If you follow any LEGO pages on Instagram, you probably have seen or heard of @elemental_lego. Some say bigger is better, but it takes a sharp eye and the creative talent to pull off a recognizable build in micro-scale.
(Micro-scale is the scale where models are too small to fit a minifigure.)
From the techniques he posts to the highly detailed photo instructions, to the seemingly endless scenes in micro-scale, we are honored to have our following guest for an interview.
BRIXINIT: For the few who haven’t heard of, or seen your work, can you tell us a little about yourself and what building with LEGO means to you?
JORDAN: Hello! I’m @elemental_lego on Instagram and my real name is Jordan. I am honored to share a little about me! LEGO is very important in my life: it’s not only a great creative outlet for me, but I believe it also impacted my career. Lots of building as a child helped me develop mechanical skills and spatial awareness that I use in my job as a patent attorney. And a quiet building session is a great way to de-stress after long billable hours.
BRIXINIT: How long have you been building? Can you remember what your first set was?
JORDAN: I’ve been building since about 5. My first set was the Blacktron Meteor Monitor (1875) in 1990. I still love those vintage space themes!
BRIXINIT: Do you have a process when it comes to building, if so what is it like?
JORDAN: I tend to start builds with specific parts in mind. For example, in my micro Endor build, I started with the hexagonal shape of the bunker (made by four cheese slopes) and built the bunker around that idea. Then I came up with the idea to use sand green clips as pine trees, and built the forest around that idea. I end up spending a lot of time building and rebuilding sections to get the proportions just right.
BRIXINIT: Most of your work on Instagram is micro-scale, except for one I personally love, the TV. What inspired you to create that, how many pieces is it, and what was the build process like?
JORDAN: What I enjoy building most are tiny worlds – I’ve always liked little scenes or environments that you can get kind of lost in. I think that’s what the TV and microscale builds have in common. I started with the screen of the TV first and tried to replicate the old Sci-Fi scenes I watched on my Grandma’s grainy old black and white TV. Then I built the rest of the TV around that. The whole build probably has about 500 pieces.
BRIXINIT: You’ve made many fantastic star wars scenes in microscale. (Our favorite is definitely the Assault on Hoth.) How long do they take to create, and which was the most fun/rewarding?
JORDAN: Thank you! I've built a scene for each Star Wars episode including Rogue One. Each one took quite a while to build, probably about 20 hours. A lot of that time is spent on the tiny vehicles, like the sandcrawler on Tatooine and Slave 1 on Kamino, but I really enjoy that part. The most fun to build was probably Naboo because it has lots of variety.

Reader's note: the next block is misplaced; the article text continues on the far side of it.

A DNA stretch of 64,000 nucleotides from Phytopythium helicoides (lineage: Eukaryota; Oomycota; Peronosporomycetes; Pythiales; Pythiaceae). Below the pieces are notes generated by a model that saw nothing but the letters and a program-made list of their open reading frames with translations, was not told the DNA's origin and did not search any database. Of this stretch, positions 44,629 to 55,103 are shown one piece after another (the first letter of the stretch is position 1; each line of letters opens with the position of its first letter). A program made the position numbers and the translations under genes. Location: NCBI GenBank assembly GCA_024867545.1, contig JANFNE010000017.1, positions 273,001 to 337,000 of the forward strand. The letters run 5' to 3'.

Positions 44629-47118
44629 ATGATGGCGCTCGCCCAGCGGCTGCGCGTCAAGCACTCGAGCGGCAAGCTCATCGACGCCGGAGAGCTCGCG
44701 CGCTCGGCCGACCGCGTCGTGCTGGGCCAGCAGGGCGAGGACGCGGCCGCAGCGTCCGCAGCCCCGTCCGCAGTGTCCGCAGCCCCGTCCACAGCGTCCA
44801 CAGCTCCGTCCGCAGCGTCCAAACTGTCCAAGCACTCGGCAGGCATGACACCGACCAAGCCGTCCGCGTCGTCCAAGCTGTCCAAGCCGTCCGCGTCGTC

BRIXINIT: Which is your favorite piece and why?
JORDAN: A tough question, but I have to go with the old flame piece (6126) in transparent light blue (as featured on my profile pic!). Those little flames are good for everything – water, fire, plants, even chemical spills!
Part Number 6126 - Wave Rounded with Base Pins
(Castle Dragon Flame, Seaweed, Water)
BRIXINIT: What is your favorite technique/combination that you have either learned or created yourself? (Like the water, or foliage)
JORDAN: I really like building angled gaps into my scenes, like the trench on Hoth. It takes a few slopes and some work to get the spacing right, but really looks good. I’ve also been interested in mosaic tile techniques using cheese slopes and other parts – Katie Walker (eilonwy77) on Flickr has some very inspiring examples.
BRIXINIT: What is your all time favorite build? Yours or anyone else's?
JORDAN: Another hard question, but I’d have to go with Jeff Friesen’s beautiful microscale cities (@jeff_works on Instagram). His part usage and eye for detail is incredible.
Of my own work, my favorite build is probably a large armored AT-ST I built a while back. It doesn’t fit into the microscale genre at all but it was lots of fun to build.
BRIXINIT: Any advice for those new to building or aspiring to build better MOCs?
JORDAN: Look at lots of other builds and try out new techniques! I am always amazed at the unending creativity of others. I also think practicing with small builds before going larger is important – you’ll save your parts and a lot of time!
BRIXINIT: If you were a minifigure, past, present, or custom. Which one would you be?
JORDAN: An old Blacktron spaceman minifig. Sometimes I feel like my helmet doesn’t fit quite right and my visor is a little scratched, but at least I’ve got a great view!
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